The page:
My daughter has an audition for the school Jazz Lab in the fall. I’m assuming her weekly guitar lessons will be enough to prepare her for the audition. There’s no way I’m going to cut out that lesson, even on the advice of The Economist. Not a chance.

 

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Choosing The School That’s Right For Your Child by Sandy Eiges, L.A. School Scout

Photo by Anna Armstrong/Flickr Creative Commons License

Photo by Anna Armstrong/Flickr Creative Commons License

Hope you’re having a wonderful summer! Finding the school that’s right for your child can be complicated (it was for my family). Spending some time thinking about the various types of schools over the summer can be helpful when you start your school search in the Fall. We cover school options in our book, Beyond The Brochure and we’ve written a series of posts about differences between progressive and traditional schools on the blog. Let’s face it, few of us stumble on the right private school in L.A. without giving considerable thought to this issue. Here’s a great piece by our friend Sandy Eiges of L.A. School Scout, an educational consulting firm.–Christina

 

In evaluating whether or not a school could be a fit for your child, you are going to be looking at how the school addresses a number of needs – academic, social, athletic, artistic, even moral. You are going to be judging how well the school does what it says it does, and whether or not what they do also matches what you believe in.

 

There are different types of schools out there, including: highly academic, gifted, developmental, special subject (i.e. art, science), traditional, religious, progressive.  You are usually the best judge of your child’s ability to swim in a particular environment. While making this determination can be challenging, there are some areas you can look at in evaluating the school, and areas to look at in assessing what your child needs. While there are many additional factors to consider in thinking about a school for your child – geographic, cultural, financial, to name just a few – here are some questions to consider to help you on your way:

 

Your child and your family:

1. Does the type of school fit your family? Are you a loosely structured family or a more traditional family, or somewhere in between? More traditional families are generally more interested in traditional, academic, more formal schools; more loosely structured families might be more interested in “progressive” or developmental schools. You should see families like yours at schools that feel like a fit.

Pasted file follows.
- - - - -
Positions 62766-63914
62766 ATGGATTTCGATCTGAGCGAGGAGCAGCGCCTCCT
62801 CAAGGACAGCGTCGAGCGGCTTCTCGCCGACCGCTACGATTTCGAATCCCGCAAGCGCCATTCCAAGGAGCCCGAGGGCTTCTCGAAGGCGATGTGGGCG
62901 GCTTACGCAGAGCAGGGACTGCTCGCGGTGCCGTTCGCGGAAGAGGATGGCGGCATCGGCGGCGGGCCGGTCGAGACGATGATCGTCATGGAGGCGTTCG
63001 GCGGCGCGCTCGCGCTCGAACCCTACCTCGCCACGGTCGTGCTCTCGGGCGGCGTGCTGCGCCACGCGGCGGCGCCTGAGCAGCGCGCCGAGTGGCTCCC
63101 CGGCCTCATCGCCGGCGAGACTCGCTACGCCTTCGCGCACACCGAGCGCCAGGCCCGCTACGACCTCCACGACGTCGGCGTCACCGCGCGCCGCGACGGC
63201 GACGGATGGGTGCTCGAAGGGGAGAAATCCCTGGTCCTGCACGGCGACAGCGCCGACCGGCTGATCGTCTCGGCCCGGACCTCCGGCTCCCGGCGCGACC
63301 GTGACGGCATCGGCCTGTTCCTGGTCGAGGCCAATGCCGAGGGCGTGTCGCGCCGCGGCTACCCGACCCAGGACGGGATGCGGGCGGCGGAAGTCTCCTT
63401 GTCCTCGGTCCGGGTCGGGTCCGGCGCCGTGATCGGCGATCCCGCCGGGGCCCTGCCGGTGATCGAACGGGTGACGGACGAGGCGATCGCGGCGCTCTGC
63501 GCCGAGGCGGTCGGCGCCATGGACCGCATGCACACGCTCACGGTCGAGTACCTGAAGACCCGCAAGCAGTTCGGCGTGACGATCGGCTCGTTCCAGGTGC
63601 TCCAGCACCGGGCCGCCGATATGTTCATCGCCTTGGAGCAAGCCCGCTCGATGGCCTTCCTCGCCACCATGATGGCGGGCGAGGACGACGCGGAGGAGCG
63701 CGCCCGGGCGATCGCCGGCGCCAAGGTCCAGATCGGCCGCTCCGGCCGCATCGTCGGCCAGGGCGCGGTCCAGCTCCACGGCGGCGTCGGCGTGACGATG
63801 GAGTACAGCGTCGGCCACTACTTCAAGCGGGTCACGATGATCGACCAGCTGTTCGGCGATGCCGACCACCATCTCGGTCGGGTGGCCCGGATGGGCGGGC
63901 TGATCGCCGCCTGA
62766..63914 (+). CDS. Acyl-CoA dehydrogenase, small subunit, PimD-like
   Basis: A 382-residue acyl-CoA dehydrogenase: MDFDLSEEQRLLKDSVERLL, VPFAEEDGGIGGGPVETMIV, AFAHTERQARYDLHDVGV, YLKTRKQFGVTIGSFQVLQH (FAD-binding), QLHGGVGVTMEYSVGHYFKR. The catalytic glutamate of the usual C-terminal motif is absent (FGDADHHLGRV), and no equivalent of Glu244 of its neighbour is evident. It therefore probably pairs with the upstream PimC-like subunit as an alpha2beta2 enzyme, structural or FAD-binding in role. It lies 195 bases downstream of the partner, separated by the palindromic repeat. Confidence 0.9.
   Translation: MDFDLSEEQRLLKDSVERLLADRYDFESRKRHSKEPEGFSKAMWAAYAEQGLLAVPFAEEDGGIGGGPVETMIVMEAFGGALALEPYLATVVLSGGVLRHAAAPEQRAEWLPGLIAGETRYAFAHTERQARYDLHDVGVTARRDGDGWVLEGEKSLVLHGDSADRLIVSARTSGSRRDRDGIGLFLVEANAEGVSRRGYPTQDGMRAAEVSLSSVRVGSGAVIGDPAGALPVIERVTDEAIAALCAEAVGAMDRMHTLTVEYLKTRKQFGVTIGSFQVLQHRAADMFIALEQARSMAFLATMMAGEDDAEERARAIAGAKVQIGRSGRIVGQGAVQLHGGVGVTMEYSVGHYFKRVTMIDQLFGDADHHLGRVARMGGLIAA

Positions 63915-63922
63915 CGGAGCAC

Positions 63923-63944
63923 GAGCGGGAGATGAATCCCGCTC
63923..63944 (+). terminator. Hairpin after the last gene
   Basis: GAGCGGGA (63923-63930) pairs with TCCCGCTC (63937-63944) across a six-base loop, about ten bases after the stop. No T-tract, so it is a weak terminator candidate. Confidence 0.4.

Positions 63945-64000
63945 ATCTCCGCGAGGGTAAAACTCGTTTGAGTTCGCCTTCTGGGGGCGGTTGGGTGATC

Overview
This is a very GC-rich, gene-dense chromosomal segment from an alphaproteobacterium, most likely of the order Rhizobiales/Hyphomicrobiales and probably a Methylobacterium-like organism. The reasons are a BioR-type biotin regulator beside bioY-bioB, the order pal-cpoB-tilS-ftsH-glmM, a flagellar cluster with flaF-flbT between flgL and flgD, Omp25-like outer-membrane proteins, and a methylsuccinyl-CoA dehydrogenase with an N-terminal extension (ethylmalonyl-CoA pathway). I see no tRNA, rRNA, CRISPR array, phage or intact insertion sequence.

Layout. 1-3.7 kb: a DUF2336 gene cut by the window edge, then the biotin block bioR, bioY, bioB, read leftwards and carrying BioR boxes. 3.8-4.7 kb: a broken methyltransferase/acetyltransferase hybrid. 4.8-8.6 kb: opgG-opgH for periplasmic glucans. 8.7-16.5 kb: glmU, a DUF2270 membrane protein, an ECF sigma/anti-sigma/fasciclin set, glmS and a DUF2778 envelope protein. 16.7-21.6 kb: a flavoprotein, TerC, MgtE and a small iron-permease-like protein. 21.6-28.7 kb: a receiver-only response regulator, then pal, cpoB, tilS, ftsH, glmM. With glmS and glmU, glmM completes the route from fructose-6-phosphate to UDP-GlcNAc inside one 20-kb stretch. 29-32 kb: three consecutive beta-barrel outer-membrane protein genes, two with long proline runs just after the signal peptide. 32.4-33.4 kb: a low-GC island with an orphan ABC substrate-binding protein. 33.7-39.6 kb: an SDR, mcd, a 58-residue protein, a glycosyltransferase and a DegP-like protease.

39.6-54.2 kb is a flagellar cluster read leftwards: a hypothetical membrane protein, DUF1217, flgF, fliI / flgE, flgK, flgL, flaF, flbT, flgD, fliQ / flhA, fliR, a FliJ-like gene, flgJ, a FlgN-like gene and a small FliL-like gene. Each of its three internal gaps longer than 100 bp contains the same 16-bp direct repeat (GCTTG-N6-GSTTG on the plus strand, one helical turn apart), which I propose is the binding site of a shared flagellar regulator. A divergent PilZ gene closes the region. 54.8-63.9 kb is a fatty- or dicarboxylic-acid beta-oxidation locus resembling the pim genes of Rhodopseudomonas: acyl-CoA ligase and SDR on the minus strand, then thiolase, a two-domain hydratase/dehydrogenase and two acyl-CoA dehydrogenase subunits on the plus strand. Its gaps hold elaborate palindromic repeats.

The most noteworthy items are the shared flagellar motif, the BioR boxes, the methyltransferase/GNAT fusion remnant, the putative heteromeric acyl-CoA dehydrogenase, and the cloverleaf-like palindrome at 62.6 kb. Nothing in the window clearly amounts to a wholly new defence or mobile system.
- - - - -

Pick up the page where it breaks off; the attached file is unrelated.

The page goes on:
2. What is your child like? How do they respond to structure? Will they fare better in a larger physical environment or a smaller one? With more students in a classroom or fewer? Do they need a lot of one-on-one time or are they fairly independent?

 

3. How does your child learn? How does the school teach? Do you think they can accommodate his style of learning?

 

4. If entering Kindergarten, is your child ready-to-learn? Are they ready for a full school day, and the social, emotional and physical independence required in Kindergarten?

 

5. Does the school offer additional resources if your child is struggling academically? Does the school offer additional resources if your child is gifted?

 

6. If entering middle or high school, does the school offer enough classes and enrichment in the subjects of particular interest to your child?

 

Evaluating the School:

1. What does a typical day look like? Is a schedule posted for children and parents to see? Are parents invited into the classroom? Are there opportunities for parent involvement?

 

2. Does the school communicate with parents in a collaborative way? Is there a culture of openness in communication with teachers and administration?

 

3. Do children sit at assigned desks, either individually or in small groups?

 

4. Is there homework, and if so, how much?

 

5. Are there textbooks, and how often are these updated? Are they grade-appropriate? What other resources do students have access to?

 

6. Where do graduates tend to go on to middle school, high school or college?

 

7. Is there on-going professional development for the teaching staff? Is the school accredited?

 

8. Does the school share its curriculum with parents? Does the curriculum match the school’s philosophy?

 

So, for example, a highly academic school might see its role as providing foundational skills and knowledge, so that the student learns to perform at a high level of academic achievement; whereas a more developmental or progressive school might see its primary role as cultivating the student’s love of learning, and discovery of their own interests and abilities. Of course all schools should do both, but what they consider to be of primary importance will direct the curriculum, the instructional philosophy, and the feel of the school day.

 

What would your ideal school look like? If you can take a step back and put yourself in your child’s shoes, what do you think they would say their ideal school should look like? While you want to be comfortable with what is happening at school, ultimately the school should be a fit for your child.

 

L.A. School Scout™  helps families make informed and thoughtful choices about the schools that will best suit them. Our mission is to promote, encourage and applaud children’s enthusiasm for school and learning; take the mystery and anxiety out of the school finding process for parents; and provide families with comprehensive information on all of their educational choices. For more information about our services, please contact Sandy Eiges, L.A. School Scout™ at 877.877.6240, 310-926-0050. or sandy@LAschoolscout.com or visit www.LAschoolscout.com

 

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Wildwood School’s Splendid Sun-Splashed Garden

The gorgeous Wildwood School garden takes inspiration from Richard Louv’s national bestseller Last Child in the Woods a popular read for the Wildwood School community during their elementary campus outdoor space renovation a few years ago. In the book, Louv comes to a startling conclusion: Today’s children can likely tell you more about the Amazon than they can about the last time they went on a hike. More and more, urban children are becoming alienated from nature—and it’s not healthy. In fact, Louv reports that researchers find a direct link between nature and children’s physical and emotional well-being.